Friday News & Notes from Kentucky Equine Research

Seriously you guys, TGIF. Photo from "A Pony Known As Satan" FB.

Seriously you guys, TGIF. Photo from “A Pony Known As Satan” FB.

We did it, you guys. We have almost made it to the end of the first week of hell daylight savings time. I don’t know about the rest of you all, but this week has felt like death. The loss of sleep combined with the wacky light at the end of the day (what’s happening) and topped off by some bitter cold that seems like it’s a little misplaced seeing as it’s not “winter” anymore, I’m about toast. I’m like an iPhone running on 10% battery, you should stop asking me to do complicated things like answer questions coherently, and just place me somewhere dark and quiet until I can recharge.

U.S. Weekend Preview:

Pine Top Spring H.T. [Website] [Entry Status] [Ride Times] [Live Scores]

Exmoor H.T. [Website] [Entry Status] [Live Scores]

Stable View H.T. [Website] [Entry Status] [Ride Times] [Live Scores]

MeadowCreek Park H.T. [Website] [Entry Status] [Ride Times] [Live Scores]

Copper Meadows H.T. [Website] [Entry Status/RideTimes/Live Scores]

News From Around the Globe:

Join Retired Racehorse Project for a Hoedown at Hagyard! The party gets started after Rolex cross country with open bar, catering from Red State BBQ and the musical talents of Steve Norman and the Shades of Grass Band. Join in the Equicizer races, or just bet on them! April 29th, 6pm onwards, at the Hagyard Equine Medical Institute across from the Kentucky Horse Park, tickets are $35 for RRP Members and $50 for non-members. Also, let me reiterate: open bar. [Buy Tickets Here]

One of the biggest training hurdles you can face with young 4-year-olds is correctly teaching them to move forward into your hand. Although it sounds quite simple, this fundamental skill must be developed at an early age. It is necessary for them to learn this if they’re going to successfully continue their training progress. International event rider Will Faudree, who has brought many horses up the ranks of eventing, likes to introduce this concept in a simple manner, and one that is easy for the horse to begin to understand. [Young Horse Training: ‘Closing Your Leg Doesn’t Mean Go Faster’]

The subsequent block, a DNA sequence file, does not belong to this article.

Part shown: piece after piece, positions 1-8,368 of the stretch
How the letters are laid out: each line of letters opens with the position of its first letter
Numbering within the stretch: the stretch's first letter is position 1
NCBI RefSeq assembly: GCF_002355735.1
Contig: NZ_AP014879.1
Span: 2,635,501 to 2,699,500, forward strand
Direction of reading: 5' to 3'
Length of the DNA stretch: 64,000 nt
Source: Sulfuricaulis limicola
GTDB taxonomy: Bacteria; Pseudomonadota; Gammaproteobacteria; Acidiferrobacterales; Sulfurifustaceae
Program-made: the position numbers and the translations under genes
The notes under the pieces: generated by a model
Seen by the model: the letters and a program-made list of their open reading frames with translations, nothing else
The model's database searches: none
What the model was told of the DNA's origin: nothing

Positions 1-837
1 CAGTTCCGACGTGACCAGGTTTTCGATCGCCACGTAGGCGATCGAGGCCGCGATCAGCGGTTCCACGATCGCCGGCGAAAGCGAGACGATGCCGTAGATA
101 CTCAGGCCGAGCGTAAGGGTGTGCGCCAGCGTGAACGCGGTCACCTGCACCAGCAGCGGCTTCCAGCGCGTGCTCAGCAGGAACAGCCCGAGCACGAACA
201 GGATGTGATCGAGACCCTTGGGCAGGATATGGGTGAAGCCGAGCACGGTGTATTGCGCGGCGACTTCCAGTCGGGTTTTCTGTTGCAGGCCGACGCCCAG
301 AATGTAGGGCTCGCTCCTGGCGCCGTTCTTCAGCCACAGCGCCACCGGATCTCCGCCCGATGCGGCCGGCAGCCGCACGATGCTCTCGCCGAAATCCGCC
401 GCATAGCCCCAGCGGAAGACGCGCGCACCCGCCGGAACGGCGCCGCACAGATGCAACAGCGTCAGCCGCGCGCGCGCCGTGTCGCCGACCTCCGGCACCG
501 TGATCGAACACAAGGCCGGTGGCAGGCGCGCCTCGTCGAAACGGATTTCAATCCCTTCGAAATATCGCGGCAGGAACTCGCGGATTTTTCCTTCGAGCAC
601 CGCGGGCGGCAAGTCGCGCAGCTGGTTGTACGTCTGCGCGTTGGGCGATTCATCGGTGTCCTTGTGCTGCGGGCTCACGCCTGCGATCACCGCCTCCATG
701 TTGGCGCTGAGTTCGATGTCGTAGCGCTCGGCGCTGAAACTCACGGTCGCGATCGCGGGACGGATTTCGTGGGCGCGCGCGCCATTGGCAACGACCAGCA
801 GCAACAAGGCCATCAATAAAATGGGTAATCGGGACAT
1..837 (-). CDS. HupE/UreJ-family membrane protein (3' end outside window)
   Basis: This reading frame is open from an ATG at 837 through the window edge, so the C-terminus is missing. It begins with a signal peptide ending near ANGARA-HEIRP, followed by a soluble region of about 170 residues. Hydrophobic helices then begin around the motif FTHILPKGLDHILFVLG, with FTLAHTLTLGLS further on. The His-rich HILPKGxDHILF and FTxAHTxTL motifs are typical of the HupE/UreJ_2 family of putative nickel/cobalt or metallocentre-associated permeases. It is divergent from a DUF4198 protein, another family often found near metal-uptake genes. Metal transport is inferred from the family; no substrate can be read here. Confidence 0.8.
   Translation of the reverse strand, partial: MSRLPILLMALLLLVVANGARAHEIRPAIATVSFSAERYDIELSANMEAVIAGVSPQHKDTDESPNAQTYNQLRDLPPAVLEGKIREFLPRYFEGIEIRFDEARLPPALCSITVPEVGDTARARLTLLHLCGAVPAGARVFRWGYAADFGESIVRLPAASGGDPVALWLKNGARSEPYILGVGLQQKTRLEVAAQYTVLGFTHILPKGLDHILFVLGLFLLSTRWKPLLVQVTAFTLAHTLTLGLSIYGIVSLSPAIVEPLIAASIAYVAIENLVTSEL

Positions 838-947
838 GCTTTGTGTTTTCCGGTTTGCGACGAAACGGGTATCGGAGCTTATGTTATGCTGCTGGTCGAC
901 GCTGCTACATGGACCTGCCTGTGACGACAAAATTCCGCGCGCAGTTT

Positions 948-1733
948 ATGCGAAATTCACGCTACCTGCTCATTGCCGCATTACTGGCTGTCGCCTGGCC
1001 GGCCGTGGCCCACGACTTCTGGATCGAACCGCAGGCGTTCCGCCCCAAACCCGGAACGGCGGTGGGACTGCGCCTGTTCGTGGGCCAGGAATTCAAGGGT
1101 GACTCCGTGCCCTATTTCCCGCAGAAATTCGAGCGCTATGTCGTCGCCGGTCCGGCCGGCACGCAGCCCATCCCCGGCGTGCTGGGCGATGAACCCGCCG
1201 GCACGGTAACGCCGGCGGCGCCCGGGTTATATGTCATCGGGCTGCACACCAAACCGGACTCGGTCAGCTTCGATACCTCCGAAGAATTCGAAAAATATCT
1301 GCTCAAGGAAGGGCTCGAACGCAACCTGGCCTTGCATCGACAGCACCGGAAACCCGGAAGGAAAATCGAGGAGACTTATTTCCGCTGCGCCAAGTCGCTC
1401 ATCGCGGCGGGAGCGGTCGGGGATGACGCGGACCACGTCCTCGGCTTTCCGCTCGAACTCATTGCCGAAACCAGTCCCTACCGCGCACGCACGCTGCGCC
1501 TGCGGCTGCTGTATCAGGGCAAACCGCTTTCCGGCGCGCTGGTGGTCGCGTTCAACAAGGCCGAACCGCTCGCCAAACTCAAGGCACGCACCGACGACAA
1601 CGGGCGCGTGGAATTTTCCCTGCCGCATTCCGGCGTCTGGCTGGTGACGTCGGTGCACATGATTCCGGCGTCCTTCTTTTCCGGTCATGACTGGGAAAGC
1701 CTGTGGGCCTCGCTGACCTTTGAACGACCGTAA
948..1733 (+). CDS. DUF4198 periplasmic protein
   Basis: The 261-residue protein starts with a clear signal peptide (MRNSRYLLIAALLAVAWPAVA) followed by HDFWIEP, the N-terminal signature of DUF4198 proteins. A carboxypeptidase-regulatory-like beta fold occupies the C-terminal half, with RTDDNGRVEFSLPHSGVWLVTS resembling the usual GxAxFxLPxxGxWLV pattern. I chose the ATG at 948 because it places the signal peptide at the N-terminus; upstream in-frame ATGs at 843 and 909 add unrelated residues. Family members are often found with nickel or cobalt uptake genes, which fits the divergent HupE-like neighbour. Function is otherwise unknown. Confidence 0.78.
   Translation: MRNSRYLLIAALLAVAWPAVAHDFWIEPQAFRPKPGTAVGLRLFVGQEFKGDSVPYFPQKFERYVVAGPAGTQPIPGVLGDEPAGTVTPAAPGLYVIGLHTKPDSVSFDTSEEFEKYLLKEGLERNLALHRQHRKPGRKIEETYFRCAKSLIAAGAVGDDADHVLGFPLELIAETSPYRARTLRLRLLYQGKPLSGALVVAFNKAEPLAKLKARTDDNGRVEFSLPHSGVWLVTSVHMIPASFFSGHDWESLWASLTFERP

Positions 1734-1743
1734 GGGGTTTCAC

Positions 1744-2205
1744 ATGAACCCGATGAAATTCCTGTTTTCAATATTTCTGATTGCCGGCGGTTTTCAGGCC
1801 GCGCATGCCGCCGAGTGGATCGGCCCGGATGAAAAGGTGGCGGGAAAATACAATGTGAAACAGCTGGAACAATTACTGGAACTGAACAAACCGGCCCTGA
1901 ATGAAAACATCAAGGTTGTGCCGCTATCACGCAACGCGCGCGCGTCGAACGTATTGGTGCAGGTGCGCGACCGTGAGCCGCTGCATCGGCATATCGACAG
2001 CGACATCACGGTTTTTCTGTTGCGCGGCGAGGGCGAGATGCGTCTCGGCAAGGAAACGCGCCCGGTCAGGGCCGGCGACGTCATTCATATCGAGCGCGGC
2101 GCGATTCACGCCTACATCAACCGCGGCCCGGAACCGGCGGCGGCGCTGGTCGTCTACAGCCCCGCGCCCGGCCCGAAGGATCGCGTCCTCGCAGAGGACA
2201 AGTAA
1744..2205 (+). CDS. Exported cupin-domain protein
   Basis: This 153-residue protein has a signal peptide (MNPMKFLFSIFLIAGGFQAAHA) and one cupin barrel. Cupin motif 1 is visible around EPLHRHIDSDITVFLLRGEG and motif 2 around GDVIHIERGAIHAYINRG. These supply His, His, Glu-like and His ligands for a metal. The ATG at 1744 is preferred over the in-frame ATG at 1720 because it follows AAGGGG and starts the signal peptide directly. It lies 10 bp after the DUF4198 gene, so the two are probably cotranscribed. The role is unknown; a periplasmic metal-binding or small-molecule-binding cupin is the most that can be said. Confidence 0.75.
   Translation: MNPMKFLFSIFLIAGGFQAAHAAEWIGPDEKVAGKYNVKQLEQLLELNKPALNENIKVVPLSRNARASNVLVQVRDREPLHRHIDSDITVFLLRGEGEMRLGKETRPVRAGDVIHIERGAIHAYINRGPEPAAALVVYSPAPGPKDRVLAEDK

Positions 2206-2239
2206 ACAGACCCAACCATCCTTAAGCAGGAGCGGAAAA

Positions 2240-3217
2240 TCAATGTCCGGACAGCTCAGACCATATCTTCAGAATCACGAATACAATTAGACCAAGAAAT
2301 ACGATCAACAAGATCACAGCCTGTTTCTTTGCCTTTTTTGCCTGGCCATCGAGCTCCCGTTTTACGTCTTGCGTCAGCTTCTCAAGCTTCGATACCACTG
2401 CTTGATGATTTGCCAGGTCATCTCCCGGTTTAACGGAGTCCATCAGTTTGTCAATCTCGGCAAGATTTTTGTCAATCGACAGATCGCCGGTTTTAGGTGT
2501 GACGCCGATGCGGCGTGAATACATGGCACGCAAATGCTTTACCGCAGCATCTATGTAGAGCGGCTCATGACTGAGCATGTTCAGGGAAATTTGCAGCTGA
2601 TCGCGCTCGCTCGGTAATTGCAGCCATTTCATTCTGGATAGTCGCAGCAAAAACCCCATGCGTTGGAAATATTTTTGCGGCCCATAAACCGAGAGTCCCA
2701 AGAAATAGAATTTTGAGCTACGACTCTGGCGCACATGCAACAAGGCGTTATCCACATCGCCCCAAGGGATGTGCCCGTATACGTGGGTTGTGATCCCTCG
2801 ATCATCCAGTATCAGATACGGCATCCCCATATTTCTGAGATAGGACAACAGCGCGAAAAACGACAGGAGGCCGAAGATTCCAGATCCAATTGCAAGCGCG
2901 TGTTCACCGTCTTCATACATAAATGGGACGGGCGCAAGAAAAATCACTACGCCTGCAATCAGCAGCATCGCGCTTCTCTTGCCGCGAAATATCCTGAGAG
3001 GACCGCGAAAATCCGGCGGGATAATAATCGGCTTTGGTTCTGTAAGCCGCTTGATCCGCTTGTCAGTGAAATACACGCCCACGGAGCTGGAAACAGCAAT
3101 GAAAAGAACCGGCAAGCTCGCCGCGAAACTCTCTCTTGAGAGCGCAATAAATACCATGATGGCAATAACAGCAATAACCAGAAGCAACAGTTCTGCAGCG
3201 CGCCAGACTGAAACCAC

Hot on Horse Nation: A Salute to the Women of Racing

Give me boots that are stylish enough to wear in town but also useful enough to wear in the barn, and I’m sold. An unabashed boot collector, it’s part of my self assigned job to snoop out great deals on cool boots. These Solstice Classic Tall Leather Boot by Smartpak are definitely on my list, and they just went on a crazy sale, from $189 to $75!! Get you some, girl, treat yo’self. [SmartPak Product of the Day]

KER ClockIt™ Sport – Session of the Week

In the ClockIt session below, the rider is taking their horse through its first conditioning sets day of the spring season. The field had some rolling hill and flat sections within it, as you can see from the blue line on the chart.


As you can see, the horse’s heart rate increases each time it goes up a hill, despite little change in speed. By using a hill, riders can easily raise their horse’s heart rate into a higher conditioning zone without the need for extreme speed.

Multiple KER treadmill studies have shown that exercising horses on an incline greatly increases work intensity as measured by oxygen consumption, heart rate, and lactate production. These studies have shown that at a canter speed, a 1% increase in grade increases a horse’s heart rate 6 bpm—the same effect on heart rate as increasing speed 35m/min on a level treadmill. Therefore, equal heart rates can be obtained by cantering horses on a 6% grade at 490 m/min as from galloping on the flat at 700 m/min.

To see a detailed report like the one above, go to the KER ClockIt website and log in to your account. Once you are signed in, you can view your detailed sessions under the “Sessions” tab.